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February 27, 2010

"Inherently Good" Briefly Revisited
Posted by Michael Cohen

So when I first started blogging here at DA I got in quite a dust-up over a statement I made describing the United States as "inherently good." It was a rather bruising introduction to the world of blogging and one that I'm hesitant to relive. But for some reason David Rieff won't let it go.

You see it's not enough that David used this experience to slather me in the page of World Affairs in 2008 as some epitome of the ugly American exceptionalist . . . he's now comparing me to Michele Bachmann and Glenn Beck:

The formulations of a Bachmann or a Beck may be case studies in chauvinistic self-regard, but they certainly are no cruder than the claims of many so-called Progressives. The liberal policy pundit Michael A. Cohen, for example, claimed in 2007 that America was “inherently good.” This, to the extent his simulacrum of a rationale was intelligible, was because the U.S. had a good constitution and Bill of Rights that somehow reflected the underlying commitment to freedom and opportunity that "underpin" the nation and ensure American democracy’s self-correcting nature. If only Cohen’s views were rare in think-tank Washington; instead, qualified a bit, and usually put somewhat less baldly, they are commonplace. That no nation is inherently good and that no nation gets to choose its own destiny should be self-evident to any adult not absolutely crippled by narcissism.

I am usually a bit loathe to use this forum to defend myself against such attacks, but Rieff's words are so ridiculous that an exception (forgive the pun) must be made.  For starters I will let others judge whether my rationale was "intelligible" in reading this debate I had with Eric Martin. Second, I am uncomfortable with the use of the word "inherent" - and I acknowledge that in retrospect I never should have defended that terminology since it tended to obscure, rather than enlighten the debate.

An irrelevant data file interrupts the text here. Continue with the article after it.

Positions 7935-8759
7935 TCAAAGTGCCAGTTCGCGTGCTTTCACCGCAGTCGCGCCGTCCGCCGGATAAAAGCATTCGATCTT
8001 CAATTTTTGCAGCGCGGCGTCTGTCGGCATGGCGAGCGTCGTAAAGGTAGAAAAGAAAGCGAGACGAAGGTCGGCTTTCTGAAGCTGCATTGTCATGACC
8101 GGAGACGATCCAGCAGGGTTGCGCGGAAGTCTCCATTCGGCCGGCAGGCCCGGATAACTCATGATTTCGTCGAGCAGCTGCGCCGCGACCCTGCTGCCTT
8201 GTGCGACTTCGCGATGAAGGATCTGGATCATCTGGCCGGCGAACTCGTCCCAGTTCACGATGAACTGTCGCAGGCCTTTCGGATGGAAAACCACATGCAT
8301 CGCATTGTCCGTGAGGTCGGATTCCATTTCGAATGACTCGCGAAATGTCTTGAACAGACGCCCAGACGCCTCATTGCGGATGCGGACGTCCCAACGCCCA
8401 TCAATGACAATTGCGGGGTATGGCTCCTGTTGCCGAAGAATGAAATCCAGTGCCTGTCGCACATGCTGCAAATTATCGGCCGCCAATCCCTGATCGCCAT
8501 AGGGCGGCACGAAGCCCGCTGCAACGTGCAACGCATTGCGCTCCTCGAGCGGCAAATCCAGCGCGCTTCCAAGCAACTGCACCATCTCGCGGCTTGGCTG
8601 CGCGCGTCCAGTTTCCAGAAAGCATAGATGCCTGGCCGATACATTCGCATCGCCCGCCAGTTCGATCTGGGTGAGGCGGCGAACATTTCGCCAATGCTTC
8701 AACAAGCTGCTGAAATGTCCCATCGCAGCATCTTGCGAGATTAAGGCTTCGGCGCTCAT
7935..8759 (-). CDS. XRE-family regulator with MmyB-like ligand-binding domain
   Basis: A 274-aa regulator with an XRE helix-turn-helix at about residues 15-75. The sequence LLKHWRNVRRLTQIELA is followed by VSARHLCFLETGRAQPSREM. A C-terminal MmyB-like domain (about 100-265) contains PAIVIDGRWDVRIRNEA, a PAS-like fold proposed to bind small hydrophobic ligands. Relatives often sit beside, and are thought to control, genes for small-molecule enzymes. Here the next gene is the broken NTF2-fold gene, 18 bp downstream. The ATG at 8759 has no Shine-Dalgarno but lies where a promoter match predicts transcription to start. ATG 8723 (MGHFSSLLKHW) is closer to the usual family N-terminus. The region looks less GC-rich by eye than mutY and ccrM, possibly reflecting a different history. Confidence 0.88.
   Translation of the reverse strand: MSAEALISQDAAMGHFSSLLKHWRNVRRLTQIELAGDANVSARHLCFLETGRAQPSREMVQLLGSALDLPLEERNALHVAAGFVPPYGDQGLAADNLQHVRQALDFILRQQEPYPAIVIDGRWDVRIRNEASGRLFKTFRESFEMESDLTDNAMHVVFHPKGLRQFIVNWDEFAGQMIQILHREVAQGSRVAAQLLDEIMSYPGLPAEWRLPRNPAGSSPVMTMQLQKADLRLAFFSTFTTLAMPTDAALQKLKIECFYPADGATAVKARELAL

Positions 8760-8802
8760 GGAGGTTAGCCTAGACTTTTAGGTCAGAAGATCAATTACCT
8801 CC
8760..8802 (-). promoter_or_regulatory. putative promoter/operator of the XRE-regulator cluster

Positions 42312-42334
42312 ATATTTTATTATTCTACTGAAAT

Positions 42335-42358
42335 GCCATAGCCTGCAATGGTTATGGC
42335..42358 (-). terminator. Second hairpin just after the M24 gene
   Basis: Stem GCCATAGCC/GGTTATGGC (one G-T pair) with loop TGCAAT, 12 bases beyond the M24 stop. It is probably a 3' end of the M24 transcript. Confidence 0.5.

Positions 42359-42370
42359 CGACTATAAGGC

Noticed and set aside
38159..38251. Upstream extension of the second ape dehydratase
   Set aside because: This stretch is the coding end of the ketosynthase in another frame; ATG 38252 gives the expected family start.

Thirdly and quite obviously one can believe in America's inherent goodness and adhere to a non-interventionist foreign policy. I don't know the man, but I imagine that that construct might ably describe Pat Buchanan's worldview - and the worldview of near every major American isolationist who ever lived. It might also describe Max Boot or Richard Perle and certainly describes George Bush. And I'm not exactly on the same page with any of these folks. The idea that somehow believing America is "inherently good" thus provides some verifiable insight into their particular foreign policy orientation is just silly and lazy. 

To this point the very notion that somehow I am the shining example of think-tank Washington's slavish adherence to American exceptionalism is utterly ludicrous - as would be clear to any regular reader of this blog. It's almost as if Rieff is holding on to this trope because he would prefer constructing a strawman narrative that appeals to his "current" world view rather than actual reality. (Crickets, crickets . . )

But on this this issue of exceptionalism, I have been wondering a great deal recently whether it is possible to believe that the US is an exceptional nation . . . but not fall into the trap of the muscular and even deluded American foreign policy that all too often emanates from that world view? Damon Linker had a very smart piece on this a few weeks ago in the New Republic with Niebuhrian overtones. It's worth quoting at length here:

The point is not that patriots and politicians should abandon their faith that American power can play a positive role in the world. It is that they should act with caution in applying that power. Above all, they need to take the lessons of humility closely to heart and resist the temptation to view themselves as God’s agents in history. To do otherwise—to view their policies as having been personally authored or approved by the divine—is foolishness that will tend to distort their judgment, inspiring the distinctly American over-confidence that Niebuhr warned against so powerfully.

The ever-astute Judah Grunstein made a similar point a few days ago. 

The problem of course is how to make that vision of restrained American leadership a reality.  If early indications of the Obama presidency are any roadmap . . . it's not working out so great. (Although I would argue it's less American exceptionalism and more American can-do-ism run horribly amok that is pushing us into a flawed military escalation in Afghanistan. Of course, that might be a distinction without a difference.)  But certainly one gets the sense that Obama shares Linker's sentiments - and that he is a Niebuhr acolyte at heart. Crikey, even Rieff agrees about this.